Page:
Despite being poor swimmers, researchers have discovered that the saltwater crocodile (also known as estuarine) commonly travels long distances over open oceans by riding ocean currents. The discovery, published in Journal of Animal Ecology, solves an unknown mystery of why saltwater crocodiles (Crocodylus porosus) are found across vast distance in the Pacific, yet have not diverged into different species.
Researchers tracked 27 adult saltwater crocodiles for one year using tags and sonar transmitters. The tagging showed that crocodile individuals, both male and female, regularly traveled more than 50 kilometers from their local rivers into the open sea. One crocodile traveled 590 kilometers in 25 days; another traveled 411 kilometers in 20 days.
A 4.8 m male estuarine crocodile ready for release with satellite transmitter. This crocodile traveled over 590 km by sea. Photo courtesy of: the Australia Zoo.
The study found that the crocodiles begin their long-distance travel within an hour of the tide changing, allowing them to ride the current. When the tide turned the crocodiles would haul themselves up on to a river bank to wait for a favorable tide, sometimes they even waited days for the right tide.
“[The crocodiles] can survive for long periods in salt-water without eating or drinking, so by only travelling when surface currents are favorable, they would be able to move long distances by sea. This not only helps to explains how estuarine crocodiles move between oceanic islands, but also contributes to the theory that crocodilians have crossed major marine barriers during their evolutionary past,” lead author Dr Hamish Campbell from University of Queensland said.
The saltwater crocodile’s range extends from India to Fiji and from southern China to northern Australia. They are the world’s largest crocodile species.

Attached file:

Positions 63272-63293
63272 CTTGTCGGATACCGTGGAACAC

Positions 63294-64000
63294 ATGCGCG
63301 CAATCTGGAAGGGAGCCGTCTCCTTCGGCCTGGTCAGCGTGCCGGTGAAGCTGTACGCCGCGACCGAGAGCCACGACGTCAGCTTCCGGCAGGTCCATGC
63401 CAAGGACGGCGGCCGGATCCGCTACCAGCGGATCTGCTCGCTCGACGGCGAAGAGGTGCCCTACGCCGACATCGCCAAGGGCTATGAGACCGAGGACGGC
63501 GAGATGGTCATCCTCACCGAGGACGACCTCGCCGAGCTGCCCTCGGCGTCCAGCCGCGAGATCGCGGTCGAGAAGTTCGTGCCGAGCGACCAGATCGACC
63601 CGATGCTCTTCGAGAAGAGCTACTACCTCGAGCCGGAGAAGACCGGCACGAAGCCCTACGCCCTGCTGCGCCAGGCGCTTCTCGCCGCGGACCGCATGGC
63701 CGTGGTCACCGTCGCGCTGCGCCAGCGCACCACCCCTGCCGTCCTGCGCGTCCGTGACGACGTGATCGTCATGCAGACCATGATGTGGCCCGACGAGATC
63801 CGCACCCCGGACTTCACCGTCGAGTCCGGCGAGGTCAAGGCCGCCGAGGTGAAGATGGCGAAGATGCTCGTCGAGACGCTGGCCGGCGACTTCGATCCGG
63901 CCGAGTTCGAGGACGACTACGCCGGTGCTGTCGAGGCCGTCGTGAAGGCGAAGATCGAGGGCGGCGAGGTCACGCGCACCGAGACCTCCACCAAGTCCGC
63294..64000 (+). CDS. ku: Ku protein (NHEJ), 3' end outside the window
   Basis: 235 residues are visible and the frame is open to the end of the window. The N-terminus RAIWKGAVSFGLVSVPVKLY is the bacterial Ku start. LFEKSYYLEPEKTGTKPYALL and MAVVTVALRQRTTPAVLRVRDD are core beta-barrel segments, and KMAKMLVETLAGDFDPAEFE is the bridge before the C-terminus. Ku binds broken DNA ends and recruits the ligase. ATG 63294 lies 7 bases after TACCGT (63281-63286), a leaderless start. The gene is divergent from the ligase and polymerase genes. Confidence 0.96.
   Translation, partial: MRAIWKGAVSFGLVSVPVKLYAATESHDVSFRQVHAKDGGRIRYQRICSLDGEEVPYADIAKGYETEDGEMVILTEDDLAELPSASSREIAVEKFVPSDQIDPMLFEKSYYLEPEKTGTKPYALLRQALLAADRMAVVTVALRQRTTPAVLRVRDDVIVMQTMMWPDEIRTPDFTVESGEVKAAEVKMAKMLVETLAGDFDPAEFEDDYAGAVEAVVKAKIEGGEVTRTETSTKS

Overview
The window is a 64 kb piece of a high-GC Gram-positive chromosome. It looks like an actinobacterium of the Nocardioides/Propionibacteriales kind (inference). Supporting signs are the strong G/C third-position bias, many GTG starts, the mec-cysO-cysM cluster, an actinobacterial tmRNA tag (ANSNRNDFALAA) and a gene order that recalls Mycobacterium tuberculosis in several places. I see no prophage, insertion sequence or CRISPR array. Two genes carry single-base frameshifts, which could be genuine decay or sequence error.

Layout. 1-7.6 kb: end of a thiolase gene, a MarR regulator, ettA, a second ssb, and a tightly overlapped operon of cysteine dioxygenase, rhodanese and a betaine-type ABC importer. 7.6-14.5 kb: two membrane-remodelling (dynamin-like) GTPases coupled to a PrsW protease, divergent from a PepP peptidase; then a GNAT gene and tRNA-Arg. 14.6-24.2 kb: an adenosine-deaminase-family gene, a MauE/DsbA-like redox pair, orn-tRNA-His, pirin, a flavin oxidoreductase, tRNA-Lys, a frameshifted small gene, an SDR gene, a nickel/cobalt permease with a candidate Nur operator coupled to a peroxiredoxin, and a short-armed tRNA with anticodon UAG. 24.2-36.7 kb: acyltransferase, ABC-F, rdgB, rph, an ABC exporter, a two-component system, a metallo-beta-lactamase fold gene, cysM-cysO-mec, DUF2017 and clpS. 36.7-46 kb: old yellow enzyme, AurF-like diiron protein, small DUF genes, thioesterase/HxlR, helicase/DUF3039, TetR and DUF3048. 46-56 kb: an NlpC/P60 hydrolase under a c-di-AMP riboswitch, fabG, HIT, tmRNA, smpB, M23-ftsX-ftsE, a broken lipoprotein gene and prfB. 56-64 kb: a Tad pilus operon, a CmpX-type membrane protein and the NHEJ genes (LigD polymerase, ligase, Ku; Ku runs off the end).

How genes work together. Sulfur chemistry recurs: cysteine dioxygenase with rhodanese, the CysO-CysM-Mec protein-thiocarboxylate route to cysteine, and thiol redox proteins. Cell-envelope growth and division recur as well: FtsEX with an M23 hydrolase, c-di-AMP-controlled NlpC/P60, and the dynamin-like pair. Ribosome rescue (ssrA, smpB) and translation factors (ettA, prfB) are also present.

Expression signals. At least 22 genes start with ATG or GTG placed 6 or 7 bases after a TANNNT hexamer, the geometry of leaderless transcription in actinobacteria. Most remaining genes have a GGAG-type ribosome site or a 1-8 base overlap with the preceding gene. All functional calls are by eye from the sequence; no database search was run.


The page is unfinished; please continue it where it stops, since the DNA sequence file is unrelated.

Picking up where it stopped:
(02/25/2010) Crocodile-expert and conservationist, Dr. John Thorbjarnarson, died of falciparum malaria in India on February 14th at the age of fifty-two. While many conservationists work with publicly popular animals like tigers and whales, Thorbjarnarson’s passion was for crocodiles. A Senior Conservation Scientist with the Wildlife Conservation Society (WCS), Thorbjarnarson proved instrumental in saving both the Orinoco crocodile and the Chinese crocodile from extinction.
(11/16/2009) It sounds like something out of Greek mythology: a half-goat, half-reptilian creature. But researchers have discovered that an extinct species of goat, the Balearic Island cave goat or Myotragus balearicus, survived in nutrient-poor Mediterranean islands by evolving reptilian-specific characteristics. The goat, much like crocodiles, was able to grow at flexible rates, stopping growth entirely when food was scant. This adaptation—never before seen in a mammal—allowed the species to survive for five million years before being driven to extinction only 3,000 years ago, likely by human hunters.
(11/15/2009) The Critically Endangered Siamese crocodile, once believed to be extinct in the wild, received some uplifting news this week. DNA testing of 69 rescued crocodiles at Phnom Tama Wildlife Rescue Center (PTWRC) in Cambodia found 35 purebred Siamese crocodiles.